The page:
The drowning deaths of six students, apparently from hazing, have set off a debate at Portugal's universities, The New York Times reported. Hazing in Portugal is not associated with fraternities, but is a rite of passage for new students. Critics say that the recent deaths show that the traditions have gotten out of control, but many students support hazing and are rallying to preserve it.
In an unusual move for Japan, and a first for one of Japan's national universities, Kyoto University will seek advice from some university presidents outside Japan on possible candidates to become the institution's next president, The Yomiuri Shimbun reported. The university will seek recommendations from the presidents of Harvard University, the University of Cambridge and other institutions. In the past, advice was sought only from within the country.
New research from the University of Manchester has found that members of some minority groups in Britain are more likely than white people in the country to have postsecondary degrees, Times Higher Education reported. The study found that 43 percent of those with Chinese heritage had a degree, as did 42 percent of those with Indian backgrounds and 40 percent of those from black African groups. Only about a quarter of white British people have a degree.
A report released Friday by the U.S. Government Accountability Office (GAO) identified a need for greater oversight of the optional practical training program (OPT), which allows international students to stay in the U.S. and work for between 12 to 29 months after completion of their programs. The report found that Immigration and Customs Enforcement (ICE), a division of the Department of Homeland Security, does not maintain complete records on which international students are actively working and whether they are working in their fields of study, as required by ICE regulations. A GAO analysis of more than 126,000 records of students participating in OPT found that 38 percent did not include an employer’s name. GAO also found that the records did not contain the dates on which students began working.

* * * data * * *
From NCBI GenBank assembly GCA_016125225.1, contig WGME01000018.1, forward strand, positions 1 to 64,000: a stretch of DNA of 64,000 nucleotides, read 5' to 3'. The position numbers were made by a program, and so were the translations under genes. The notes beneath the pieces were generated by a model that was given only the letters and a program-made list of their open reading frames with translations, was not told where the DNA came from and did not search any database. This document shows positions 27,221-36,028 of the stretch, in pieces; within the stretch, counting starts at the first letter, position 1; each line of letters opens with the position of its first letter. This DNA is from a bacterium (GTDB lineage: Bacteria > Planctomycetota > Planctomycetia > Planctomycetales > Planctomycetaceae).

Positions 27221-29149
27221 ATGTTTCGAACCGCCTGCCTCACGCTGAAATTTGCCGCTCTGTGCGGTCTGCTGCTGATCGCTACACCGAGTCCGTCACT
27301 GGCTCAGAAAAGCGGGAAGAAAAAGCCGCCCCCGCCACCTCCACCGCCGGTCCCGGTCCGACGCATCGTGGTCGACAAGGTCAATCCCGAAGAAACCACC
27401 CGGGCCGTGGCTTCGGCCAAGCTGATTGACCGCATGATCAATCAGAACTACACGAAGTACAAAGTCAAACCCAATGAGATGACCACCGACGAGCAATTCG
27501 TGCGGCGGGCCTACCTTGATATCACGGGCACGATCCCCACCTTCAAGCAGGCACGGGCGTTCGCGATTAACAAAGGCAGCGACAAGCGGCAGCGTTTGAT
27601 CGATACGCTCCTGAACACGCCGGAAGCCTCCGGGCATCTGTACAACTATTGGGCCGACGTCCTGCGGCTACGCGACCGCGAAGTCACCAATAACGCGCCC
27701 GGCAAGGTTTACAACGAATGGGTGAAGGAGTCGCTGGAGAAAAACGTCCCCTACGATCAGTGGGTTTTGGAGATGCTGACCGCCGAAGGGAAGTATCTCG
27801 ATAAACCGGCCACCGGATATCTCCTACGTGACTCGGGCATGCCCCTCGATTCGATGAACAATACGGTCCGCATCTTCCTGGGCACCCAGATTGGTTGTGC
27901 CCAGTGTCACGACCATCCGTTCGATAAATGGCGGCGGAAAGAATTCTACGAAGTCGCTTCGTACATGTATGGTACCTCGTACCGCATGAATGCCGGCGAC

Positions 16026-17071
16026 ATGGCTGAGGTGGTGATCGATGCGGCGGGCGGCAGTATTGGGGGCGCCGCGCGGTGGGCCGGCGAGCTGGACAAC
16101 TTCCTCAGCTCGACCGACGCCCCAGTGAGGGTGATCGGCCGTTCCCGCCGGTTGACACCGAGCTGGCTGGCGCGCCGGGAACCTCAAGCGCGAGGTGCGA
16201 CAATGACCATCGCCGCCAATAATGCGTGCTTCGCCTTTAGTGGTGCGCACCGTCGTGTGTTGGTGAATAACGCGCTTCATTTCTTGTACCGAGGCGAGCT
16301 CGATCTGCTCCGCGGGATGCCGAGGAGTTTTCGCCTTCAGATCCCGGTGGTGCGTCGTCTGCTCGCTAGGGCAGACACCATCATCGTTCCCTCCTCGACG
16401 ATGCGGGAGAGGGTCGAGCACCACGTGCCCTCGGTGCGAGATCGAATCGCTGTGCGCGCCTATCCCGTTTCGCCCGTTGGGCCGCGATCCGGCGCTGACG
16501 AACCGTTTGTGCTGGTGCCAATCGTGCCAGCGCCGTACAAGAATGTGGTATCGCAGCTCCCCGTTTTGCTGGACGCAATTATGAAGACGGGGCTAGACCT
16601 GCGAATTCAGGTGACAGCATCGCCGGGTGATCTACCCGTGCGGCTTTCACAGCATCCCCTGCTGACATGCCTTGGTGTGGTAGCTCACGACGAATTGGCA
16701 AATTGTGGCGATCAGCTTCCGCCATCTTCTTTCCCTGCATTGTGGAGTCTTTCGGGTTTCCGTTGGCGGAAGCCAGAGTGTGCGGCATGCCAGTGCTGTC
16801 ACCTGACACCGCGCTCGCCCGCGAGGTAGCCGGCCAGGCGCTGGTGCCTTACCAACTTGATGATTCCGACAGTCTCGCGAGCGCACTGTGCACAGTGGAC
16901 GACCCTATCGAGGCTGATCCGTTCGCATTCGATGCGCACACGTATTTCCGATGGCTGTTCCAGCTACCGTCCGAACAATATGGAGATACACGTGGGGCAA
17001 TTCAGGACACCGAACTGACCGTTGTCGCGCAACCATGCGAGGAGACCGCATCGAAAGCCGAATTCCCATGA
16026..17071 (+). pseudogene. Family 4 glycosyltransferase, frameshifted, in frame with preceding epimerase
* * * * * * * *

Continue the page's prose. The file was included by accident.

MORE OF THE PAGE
"Collecting and monitoring complete information on foreign students approved for OPT would better position ICE to determine whether these students are maintaining legal status in the United States," the report says.
A new article in Educational Researcher develops a typology for government-sponsored international scholarship programs. The lead author, the University of Pennsylvania’s Laura W. Perna, and her co-authors identify 183 government-sponsored programs in 196 countries and find that 76 percent of these programs target graduate or post-graduate (rather than undergraduate) study, 78 percent focus on degree attainment rather than short-term exchange, and 85 percent limit the number of possible destination countries. Just 15 percent of programs allow scholarship recipients to pursue any field of study they wish. Thirty-eight percent of programs cover all expenses, and 59 percent require students to return to their home countries after completing their programs.
The authors divide programs into four main types, based on program characteristics (such as level of study, undergraduate or graduate) and the political and economic dynamics of the sponsoring nations: Type 1, “development of basic skills"; Type 2, “development of advanced knowledge in developing nations"; Type 3, “development of advanced knowledge in developed nations"; and Type 4, “promotion of short-term study abroad."
Tel Aviv University is introducing a new app that will provide almost immediate feedback for professors on their lectures, Haaretz reported. In the last five minutes of class, students will be questioned via the app on whether the class was interesting that day, how they would evaluate the professor's performance and how they rank the lecturer overall - on a scale of 1 to 100. A pilot of the app is about to start, used only in courses of lecturers who have volunteered for the project.
Shorelight Education, a new player in the growing business of developing pathway programs for international students, sought and won an injunction to prevent the release of its contract with the University of Kansas to the Lawrence Journal-World, the newspaper reported. Shorelight, which has teamed with Kansas to recruit international students and operate a first-year experience program combining academic and English as a second language coursework, argued that release of the contract -- requested by the newspaper under open records law -- would compromise proprietary information that could help other corporations replicate its business model. The newspaper reported that while administrators hope that the program will boost international student enrollment, some faculty are concerned about issues of academic oversight.